John Gorman wrote commentary in the American Banker last week that ought to add to community bank directors' already high level of angst. Gorman discussed a recent speech by Fed Governor Daniel Tarullo, in which Tarullo spoke favorably of a paper by two law school professors (the road to hell is paved with such papers) in which the good professors argue that directors of too big to fail banks should be held to a higher fiduciary duty than bank directors are held today. The focus of the professors was on the implied duty of "board oversight" of bank operations. The professors' paper "proposed board oversight responsibility for the level of risk-taking by an institution, and the application of a simple negligence standard to this board responsibility."
Shareholder loss and/or systemic harm in the traditional sense — decline in stock price or bankruptcy, for example — would not be required for a stockholder to sue the board. Rather, the triggering event would be a "significant loss" at the firm resulting from an alleged breach of a board's risk oversight responsibilities. (The example given is the $6 billion "London Whale" trading loss incurred by JPMorgan Chase.) Judges would determine if the board-approved risk management processes, including its assessment of the appropriate level of risk and potential risk outcomes, were reasonable. This broadened fiduciary duty would apply only to those firms "capable of imposing systemic loss."
As Gorman points out, the duty of "oversight" is an adjunct to the duty of loyalty rather than the duty of due care. The business judgment rule (discussed here) generally protects directors from judicial second-guessing as long as they aren't "grossly negligent." As it has been previously interpreted in most jurisdictions, the duty of oversight does not generally provide a sustainable basis for a claim of breach of fiduciary duty unless the directors of the bank , in effect, simply ignored red flags. The professors want to change all that for systemically important financial institutions.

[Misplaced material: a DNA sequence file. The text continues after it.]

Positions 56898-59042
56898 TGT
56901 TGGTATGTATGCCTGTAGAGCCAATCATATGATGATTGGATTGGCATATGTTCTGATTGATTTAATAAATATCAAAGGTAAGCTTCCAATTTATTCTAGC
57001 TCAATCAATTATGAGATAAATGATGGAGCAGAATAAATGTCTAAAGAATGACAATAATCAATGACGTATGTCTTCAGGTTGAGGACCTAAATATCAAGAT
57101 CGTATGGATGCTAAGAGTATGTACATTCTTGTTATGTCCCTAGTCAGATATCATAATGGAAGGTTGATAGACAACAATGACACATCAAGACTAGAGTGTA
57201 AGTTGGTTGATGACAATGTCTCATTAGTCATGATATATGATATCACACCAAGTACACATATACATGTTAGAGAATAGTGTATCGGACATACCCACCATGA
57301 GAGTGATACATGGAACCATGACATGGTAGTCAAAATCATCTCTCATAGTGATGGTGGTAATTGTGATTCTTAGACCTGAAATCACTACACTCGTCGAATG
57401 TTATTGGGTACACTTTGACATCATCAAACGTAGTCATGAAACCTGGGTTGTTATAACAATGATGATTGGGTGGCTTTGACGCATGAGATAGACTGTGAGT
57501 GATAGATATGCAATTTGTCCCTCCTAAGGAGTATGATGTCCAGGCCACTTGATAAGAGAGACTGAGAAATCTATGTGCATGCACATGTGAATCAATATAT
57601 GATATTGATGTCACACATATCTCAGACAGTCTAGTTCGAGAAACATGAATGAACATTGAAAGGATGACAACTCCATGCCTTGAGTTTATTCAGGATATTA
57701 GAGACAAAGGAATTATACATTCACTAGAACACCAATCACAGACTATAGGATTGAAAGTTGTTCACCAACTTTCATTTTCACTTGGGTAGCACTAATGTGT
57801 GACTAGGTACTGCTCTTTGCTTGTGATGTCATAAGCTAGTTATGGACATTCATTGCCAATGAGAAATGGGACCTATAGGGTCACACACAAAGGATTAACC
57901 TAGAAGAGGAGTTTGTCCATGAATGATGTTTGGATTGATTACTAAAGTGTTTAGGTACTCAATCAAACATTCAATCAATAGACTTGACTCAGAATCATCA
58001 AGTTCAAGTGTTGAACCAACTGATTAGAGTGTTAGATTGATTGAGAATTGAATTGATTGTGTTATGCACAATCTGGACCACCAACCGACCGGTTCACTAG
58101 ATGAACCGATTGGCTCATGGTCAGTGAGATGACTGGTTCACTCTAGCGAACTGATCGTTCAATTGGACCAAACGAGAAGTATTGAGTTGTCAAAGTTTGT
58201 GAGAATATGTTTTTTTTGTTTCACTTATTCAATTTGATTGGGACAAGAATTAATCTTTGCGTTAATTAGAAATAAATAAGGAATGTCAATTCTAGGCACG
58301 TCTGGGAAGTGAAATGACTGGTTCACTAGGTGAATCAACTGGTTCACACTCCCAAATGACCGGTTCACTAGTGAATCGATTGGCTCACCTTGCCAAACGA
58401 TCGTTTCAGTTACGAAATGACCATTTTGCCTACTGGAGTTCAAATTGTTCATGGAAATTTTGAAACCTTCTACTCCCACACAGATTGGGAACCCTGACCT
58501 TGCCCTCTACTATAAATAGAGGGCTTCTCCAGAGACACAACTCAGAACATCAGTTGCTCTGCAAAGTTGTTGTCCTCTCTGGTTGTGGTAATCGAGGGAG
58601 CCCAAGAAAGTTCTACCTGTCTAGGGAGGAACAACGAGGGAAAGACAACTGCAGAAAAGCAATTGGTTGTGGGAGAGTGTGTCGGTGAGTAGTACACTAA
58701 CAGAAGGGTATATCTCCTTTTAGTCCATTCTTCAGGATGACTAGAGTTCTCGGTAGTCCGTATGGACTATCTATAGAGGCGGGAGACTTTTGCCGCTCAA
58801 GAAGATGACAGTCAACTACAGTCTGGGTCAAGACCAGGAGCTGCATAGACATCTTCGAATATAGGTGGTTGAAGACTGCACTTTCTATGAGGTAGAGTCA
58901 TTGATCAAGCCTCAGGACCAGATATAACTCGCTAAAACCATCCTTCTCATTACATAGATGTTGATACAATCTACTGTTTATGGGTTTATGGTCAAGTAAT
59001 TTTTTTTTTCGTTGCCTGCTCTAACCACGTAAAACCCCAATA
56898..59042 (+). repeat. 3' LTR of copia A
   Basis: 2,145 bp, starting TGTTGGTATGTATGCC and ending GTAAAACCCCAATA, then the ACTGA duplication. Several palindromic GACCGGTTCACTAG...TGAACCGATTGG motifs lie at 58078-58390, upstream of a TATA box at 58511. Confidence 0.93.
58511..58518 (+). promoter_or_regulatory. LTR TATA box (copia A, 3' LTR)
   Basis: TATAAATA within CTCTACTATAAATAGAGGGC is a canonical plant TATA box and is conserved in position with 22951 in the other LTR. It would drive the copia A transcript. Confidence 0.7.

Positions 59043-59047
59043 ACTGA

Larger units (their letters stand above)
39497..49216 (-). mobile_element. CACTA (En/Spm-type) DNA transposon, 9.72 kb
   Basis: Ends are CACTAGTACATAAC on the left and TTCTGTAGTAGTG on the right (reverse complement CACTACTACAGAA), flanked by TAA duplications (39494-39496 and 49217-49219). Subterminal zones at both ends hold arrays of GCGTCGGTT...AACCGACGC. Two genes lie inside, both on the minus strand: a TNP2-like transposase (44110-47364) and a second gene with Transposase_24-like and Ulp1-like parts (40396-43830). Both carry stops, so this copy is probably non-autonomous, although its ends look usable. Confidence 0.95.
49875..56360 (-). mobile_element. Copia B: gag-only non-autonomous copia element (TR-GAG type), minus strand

Gorman notes the problem with this approach.
Broadening a board's fiduciary responsibilities with respect to risk oversight would expose a board to liability for good faith judgments as to risk management, and would require boards to function in a management capacity. This would be expensive and inefficient, and would undoubtedly discourage capable persons from serving on bank boards. It will also ultimately be ineffective — risk and adverse risk outcomes cannot be eliminated, just as the business cycle has not and cannot be eliminated. Altering the fiduciary duty of oversight to require board "ownership" of risk management, would merely provide a prima facie basis for the filing of a lawsuit against many boards. As we know from the current corporate litigation environment, shareholder lawsuits that are not dismissed are settled (the risk that a judge or jury will rule against them and impose personal liability, is one that a board absolutely will not assume), and the primary beneficiaries of legal settlements seem to be the attorneys.
Many community bank directors who read this might be tempted to shrug it off. After all, if the enhanced duty of oversight applies only to the systemically important, why should I worry? Because as experience informs us, these heightened duties inevitably trickle down to the rest of the banks, even the "too small to save." And it is a director of the too small to save that is most at risk of the FDIC pursuing litigation against him or her if the bank fails. The too big to fail don't fail. Their directors may face litigation from shareholders, but they've got the policy coverage and financial heft to protect the directors. Community bank directors don't have that near certainty. The only certainty they have is that if failure occurs, the FDIC will push every theory available to find a breach of fiduciary duty and a pot of gold at the end of the D&O policy rainbow.
It's nice that Mr. Tarullo is intrigued by this new theory. However, let's hope that his attention span is short and that his focus soon turns elsewhere. Like to regulatory relief, for example.